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September 20, 2008

On Being Native and Getting Co-opted

How much should one get involved with the field? Don’t get me wrong, this is not about activist ethnography, at least not explicitly.

One of the problems of being a native anthropologist is the presence of the possibility of being co-opted by the field. As you probably know already, I am a Nigerian doing fieldwork with Nigerians in Cotonou, Benin. One afternoon, one of my friends called to invite me to write an article in the magazine that is going to be published by the Nigerian community in Cotonou as part of the 48th Nigerian Independence Day celebrations in Cotonou. He asked whether I could write an article on the contributions of Nigerians in Benin to the Beninese economy. I know much about that, as that actually forms a part of my research: there is no studying informal trans-border trade between Nigeria and Benin without studying the impact of Nigerians on the economy of the country, so I could reel them off right away. But then, I know that the audience of the magazine is made up of Nigerians, and most likely of officials of the Nigerian state. I am also quite aware of the ‘official’ stance of the Nigerian state towards smuggling, and even towards Nigerians who trade, in Cotonou, in goods that are banned in Nigeria. I had to find a way to write an article with enough meat to qualify for publication in the magazine, and therefore make my friend proud, but with just enough not to incur the wrath of the Nigerian embassy in Cotonou, or to call undue attention to my research.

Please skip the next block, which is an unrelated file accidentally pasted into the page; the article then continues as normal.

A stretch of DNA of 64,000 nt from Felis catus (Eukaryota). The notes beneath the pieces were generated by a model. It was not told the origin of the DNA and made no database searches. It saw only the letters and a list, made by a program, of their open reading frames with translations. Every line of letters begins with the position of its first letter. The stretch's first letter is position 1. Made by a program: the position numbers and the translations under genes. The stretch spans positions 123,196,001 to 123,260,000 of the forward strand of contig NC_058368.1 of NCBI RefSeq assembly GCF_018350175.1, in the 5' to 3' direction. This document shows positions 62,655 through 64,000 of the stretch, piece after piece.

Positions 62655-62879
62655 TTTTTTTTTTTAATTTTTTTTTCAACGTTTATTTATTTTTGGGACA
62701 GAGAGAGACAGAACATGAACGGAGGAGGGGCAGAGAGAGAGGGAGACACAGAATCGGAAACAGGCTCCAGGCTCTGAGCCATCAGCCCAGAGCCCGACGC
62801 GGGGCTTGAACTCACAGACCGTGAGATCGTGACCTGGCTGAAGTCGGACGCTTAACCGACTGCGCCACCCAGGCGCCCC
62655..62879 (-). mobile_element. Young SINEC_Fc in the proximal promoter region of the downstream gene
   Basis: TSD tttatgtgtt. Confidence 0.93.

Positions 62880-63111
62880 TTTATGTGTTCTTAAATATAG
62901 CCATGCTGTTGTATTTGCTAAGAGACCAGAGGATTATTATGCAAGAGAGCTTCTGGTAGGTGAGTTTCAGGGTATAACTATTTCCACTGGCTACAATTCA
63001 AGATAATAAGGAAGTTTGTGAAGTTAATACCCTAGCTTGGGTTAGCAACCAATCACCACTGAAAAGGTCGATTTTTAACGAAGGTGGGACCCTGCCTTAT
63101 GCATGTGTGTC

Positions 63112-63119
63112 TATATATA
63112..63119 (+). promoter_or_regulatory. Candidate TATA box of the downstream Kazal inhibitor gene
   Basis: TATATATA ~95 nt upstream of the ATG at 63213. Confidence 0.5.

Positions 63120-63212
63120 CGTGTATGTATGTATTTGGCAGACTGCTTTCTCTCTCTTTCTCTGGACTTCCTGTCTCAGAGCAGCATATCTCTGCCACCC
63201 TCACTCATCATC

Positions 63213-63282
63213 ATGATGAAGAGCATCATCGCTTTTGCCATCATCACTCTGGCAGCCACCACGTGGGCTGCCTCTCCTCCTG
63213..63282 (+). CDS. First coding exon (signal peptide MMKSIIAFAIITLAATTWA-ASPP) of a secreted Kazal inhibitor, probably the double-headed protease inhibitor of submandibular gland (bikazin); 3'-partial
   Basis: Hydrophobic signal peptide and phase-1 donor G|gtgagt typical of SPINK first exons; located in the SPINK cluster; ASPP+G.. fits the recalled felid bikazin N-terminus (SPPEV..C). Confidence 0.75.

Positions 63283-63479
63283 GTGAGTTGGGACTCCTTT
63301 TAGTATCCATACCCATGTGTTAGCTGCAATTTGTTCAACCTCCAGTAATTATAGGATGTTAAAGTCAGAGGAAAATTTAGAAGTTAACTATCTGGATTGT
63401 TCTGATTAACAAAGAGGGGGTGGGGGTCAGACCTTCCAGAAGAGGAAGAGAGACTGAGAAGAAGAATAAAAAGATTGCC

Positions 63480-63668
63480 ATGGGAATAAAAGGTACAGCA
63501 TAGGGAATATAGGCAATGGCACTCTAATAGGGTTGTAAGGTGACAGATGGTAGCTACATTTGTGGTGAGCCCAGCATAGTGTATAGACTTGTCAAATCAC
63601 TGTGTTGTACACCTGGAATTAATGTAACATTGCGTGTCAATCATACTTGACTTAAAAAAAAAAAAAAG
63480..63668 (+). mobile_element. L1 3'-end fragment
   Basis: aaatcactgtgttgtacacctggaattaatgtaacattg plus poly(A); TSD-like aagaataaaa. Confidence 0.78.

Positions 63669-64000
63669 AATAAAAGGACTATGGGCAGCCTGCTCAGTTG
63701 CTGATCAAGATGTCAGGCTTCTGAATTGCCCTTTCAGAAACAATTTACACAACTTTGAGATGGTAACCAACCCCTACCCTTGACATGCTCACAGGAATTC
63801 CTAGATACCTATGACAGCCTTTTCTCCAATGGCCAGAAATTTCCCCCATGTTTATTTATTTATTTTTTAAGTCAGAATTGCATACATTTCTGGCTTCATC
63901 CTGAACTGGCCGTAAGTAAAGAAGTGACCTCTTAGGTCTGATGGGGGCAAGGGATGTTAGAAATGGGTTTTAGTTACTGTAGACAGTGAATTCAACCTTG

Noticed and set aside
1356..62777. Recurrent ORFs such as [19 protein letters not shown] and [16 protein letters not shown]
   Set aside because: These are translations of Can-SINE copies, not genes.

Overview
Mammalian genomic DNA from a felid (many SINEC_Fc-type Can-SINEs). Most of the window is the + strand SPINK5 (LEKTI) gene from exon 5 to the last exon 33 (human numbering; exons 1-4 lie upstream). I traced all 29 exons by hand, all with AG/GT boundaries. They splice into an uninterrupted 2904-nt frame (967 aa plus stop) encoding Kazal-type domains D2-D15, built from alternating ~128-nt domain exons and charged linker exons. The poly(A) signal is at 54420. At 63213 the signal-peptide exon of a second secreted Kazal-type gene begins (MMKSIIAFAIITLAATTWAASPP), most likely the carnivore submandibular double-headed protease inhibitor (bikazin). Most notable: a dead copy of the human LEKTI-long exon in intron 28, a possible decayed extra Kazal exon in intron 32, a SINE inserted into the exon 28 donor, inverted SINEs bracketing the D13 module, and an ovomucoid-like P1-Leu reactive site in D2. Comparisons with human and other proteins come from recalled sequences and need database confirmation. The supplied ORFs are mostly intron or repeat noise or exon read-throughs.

The compromise was to write a one-page article about the impact of Nigerians in Cotonou by focusing on the social. When I wrote about the economy I had to make sure I mentioned only goods that originate in Nigeria and so contributed to the official economy of the country. My friend explicitly asked me not to write about certain goods that are imported into Benin chiefly to be re-exported, informally, to Nigeria. The questions: was I unethical by agreeing to write the article at all? And was I wrong by agreeing to be selective in the goods I mentioned? Who has ever been in this kind of situation?

Oh, by the way, my friend and I decided to share the credit for the article.

September 15, 2008

Update

Thanks Owen for checking in on me! It is nice to know that some people get around here.

I am in the last few weeks of fieldwork, and it has got really intense. I am discovering holes in my knowledge, and I am trying to plug them before I leave. I realise that I cannot have all the information I would like to have, but that understanding does not stop me from trying anyway.

So, I am around, and I know that I should update regularly, but according to a Yoruba saying, It is the mountain over here that blocks our view of the one behind it.